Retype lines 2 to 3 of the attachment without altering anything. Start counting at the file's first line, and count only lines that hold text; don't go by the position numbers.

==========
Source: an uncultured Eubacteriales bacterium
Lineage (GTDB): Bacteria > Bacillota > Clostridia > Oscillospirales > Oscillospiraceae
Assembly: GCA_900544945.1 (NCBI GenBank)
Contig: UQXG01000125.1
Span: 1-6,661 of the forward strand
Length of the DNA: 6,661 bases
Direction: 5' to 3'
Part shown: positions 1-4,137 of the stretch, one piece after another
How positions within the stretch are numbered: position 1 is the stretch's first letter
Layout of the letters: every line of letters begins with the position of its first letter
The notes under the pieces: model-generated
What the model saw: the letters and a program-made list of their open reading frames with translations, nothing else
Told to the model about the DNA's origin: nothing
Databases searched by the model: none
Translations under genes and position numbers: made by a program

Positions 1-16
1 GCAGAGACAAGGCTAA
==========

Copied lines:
Lineage (GTDB): Bacteria > Bacillota > Clostridia > Oscillospirales > Oscillospiraceae
Assembly: GCA_900544945.1 (NCBI GenBank)